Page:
The projected insolvency of the Highway Trust Fund is inching closer (it’s expected to run out of money next month), and the U.S. Department of Transportation is has been trying to prepare state DOTs.
In its latest preparation effort, the U.S. DOT has announced that it plans to make some adjustments to the way it reimburses state DOTs. Starting Aug. 1, the DOT will implement a new cash management plan based on its current plan.
Transportation Secretary Anthony Foxx explains the current plan on the DOT’s Fast Lane blog: “Under normal circumstances, each state is assigned a percentage based on an annual federal formula. States then spend money on bridges and highways and they forward their bills to us. We pay the bills as we get them, and subtract the total from the state’s allotment.”
He explains that the new plan will use the same percentages, but will include changes to the amount of money each state will receive and how often reimbursements are made.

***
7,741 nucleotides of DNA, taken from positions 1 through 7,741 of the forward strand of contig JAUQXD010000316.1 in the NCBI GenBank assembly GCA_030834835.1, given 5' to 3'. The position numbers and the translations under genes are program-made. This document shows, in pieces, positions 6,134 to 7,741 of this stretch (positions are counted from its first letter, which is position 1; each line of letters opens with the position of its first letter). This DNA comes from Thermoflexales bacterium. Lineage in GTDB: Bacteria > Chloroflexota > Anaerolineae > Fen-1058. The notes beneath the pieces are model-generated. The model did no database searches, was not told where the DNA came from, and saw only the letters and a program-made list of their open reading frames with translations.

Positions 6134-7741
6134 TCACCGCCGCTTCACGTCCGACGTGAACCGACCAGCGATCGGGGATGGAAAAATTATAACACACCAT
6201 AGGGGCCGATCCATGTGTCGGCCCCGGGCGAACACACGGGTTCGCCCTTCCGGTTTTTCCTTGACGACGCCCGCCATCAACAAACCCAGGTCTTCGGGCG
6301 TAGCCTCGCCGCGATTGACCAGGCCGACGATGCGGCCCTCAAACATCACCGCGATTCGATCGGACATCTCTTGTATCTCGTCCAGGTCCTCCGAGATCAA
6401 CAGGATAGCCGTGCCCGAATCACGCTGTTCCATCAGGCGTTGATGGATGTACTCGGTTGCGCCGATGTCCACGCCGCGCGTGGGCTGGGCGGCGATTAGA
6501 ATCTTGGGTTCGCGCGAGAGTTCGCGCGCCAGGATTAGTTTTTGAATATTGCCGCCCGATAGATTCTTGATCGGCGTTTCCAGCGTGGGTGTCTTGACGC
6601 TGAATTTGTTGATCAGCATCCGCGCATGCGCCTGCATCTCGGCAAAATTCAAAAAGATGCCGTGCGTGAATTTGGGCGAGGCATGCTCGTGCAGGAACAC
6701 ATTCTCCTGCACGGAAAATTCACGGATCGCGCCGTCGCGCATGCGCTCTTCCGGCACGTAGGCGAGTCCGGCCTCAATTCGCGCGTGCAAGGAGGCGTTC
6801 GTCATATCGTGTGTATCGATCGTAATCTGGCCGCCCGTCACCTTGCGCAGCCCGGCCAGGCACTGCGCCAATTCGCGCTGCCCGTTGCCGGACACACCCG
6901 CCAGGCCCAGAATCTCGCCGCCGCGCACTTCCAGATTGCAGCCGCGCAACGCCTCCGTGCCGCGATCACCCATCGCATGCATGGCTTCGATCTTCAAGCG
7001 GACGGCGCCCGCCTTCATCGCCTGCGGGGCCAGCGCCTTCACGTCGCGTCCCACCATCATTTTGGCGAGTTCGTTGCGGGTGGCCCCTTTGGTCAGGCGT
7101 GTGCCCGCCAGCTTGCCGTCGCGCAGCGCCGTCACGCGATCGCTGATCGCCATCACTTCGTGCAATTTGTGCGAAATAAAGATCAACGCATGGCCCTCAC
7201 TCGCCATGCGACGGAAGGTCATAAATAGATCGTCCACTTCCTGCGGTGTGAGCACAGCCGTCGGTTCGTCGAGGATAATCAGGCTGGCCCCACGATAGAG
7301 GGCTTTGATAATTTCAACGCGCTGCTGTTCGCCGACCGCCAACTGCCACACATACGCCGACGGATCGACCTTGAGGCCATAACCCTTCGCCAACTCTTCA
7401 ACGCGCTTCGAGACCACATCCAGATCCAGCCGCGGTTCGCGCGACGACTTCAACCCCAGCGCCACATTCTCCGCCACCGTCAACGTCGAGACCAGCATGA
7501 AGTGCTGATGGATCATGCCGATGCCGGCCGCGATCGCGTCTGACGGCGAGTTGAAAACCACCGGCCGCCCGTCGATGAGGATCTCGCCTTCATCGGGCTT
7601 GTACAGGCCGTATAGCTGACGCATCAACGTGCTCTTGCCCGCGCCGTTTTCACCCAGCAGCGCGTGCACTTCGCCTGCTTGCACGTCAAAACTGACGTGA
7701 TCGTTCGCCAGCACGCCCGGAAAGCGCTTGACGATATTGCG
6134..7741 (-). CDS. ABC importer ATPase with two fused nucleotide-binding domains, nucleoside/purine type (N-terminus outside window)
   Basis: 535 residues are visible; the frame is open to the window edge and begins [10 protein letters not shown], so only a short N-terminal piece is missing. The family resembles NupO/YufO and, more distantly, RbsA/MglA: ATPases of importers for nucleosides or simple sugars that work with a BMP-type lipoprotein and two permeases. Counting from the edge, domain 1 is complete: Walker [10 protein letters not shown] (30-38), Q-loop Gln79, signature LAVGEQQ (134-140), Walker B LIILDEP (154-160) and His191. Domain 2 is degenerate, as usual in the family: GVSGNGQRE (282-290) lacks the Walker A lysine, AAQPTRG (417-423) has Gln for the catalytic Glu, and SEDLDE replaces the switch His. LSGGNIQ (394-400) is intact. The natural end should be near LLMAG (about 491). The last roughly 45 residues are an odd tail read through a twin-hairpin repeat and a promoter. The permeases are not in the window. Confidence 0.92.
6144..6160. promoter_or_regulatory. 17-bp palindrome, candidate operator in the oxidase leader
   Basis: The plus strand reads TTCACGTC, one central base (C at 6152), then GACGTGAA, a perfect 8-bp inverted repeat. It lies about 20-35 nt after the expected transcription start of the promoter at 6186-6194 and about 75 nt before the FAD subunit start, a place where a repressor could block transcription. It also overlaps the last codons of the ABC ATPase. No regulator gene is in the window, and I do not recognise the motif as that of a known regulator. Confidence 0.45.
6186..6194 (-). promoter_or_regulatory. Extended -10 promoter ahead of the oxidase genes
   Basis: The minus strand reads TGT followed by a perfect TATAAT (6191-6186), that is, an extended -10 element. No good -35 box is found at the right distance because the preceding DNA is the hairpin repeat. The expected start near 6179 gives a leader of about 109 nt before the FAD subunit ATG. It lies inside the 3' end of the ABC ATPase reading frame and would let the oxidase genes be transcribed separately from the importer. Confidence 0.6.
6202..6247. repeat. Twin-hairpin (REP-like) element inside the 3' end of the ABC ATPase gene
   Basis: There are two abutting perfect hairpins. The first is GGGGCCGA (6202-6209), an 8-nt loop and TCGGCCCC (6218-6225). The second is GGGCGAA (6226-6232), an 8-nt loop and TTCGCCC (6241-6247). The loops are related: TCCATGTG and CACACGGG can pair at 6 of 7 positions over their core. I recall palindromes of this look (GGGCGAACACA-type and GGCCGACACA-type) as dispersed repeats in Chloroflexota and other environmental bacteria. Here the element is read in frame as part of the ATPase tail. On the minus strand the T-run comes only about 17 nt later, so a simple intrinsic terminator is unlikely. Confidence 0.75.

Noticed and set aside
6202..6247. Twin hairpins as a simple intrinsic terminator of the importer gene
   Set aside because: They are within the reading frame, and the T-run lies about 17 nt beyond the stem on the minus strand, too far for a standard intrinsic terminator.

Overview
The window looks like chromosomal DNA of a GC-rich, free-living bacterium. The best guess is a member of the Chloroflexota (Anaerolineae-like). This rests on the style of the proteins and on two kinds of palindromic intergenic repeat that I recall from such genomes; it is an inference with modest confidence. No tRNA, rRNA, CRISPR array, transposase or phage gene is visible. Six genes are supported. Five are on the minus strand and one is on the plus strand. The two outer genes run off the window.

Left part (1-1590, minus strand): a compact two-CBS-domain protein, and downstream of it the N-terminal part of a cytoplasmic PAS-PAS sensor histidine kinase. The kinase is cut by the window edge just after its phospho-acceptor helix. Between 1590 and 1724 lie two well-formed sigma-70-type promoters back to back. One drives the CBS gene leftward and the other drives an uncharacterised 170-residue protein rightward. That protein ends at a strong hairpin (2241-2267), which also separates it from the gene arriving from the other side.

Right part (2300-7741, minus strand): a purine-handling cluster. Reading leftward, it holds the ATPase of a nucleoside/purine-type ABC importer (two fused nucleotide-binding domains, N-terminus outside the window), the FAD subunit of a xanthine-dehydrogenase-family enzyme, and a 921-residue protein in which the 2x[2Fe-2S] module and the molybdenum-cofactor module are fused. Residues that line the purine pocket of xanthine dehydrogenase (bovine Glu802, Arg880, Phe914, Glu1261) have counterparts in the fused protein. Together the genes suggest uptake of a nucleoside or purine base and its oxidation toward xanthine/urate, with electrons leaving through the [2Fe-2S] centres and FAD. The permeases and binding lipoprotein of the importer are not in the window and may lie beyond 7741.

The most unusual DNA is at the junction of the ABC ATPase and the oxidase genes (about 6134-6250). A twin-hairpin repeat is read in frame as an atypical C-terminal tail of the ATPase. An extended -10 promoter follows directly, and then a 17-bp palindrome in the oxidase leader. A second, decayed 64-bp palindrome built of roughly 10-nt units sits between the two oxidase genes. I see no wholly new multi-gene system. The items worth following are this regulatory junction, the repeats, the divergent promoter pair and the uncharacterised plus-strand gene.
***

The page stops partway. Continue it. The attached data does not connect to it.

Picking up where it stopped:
“Under the new plan, we’ll use the same percentage each state is assigned annually to determine how much they’ll receive of whatever is left in the fund,” Foxx writes. “States will be paid their percentage not as they send in their bills, but every two weeks as money from the gas tax trickles into the Fund.”
He says each state will see a significant decline in federal transportation money — 28 percent, on average.
“Depending on how they manage the funds, each state will feel the effects differently, but everyone will feel the impact sooner or later,” Foxx writes.
Foxx notes that, though there is “no good option here,” the DOT’s new plan is the best way to manage “such an uncertain situation.”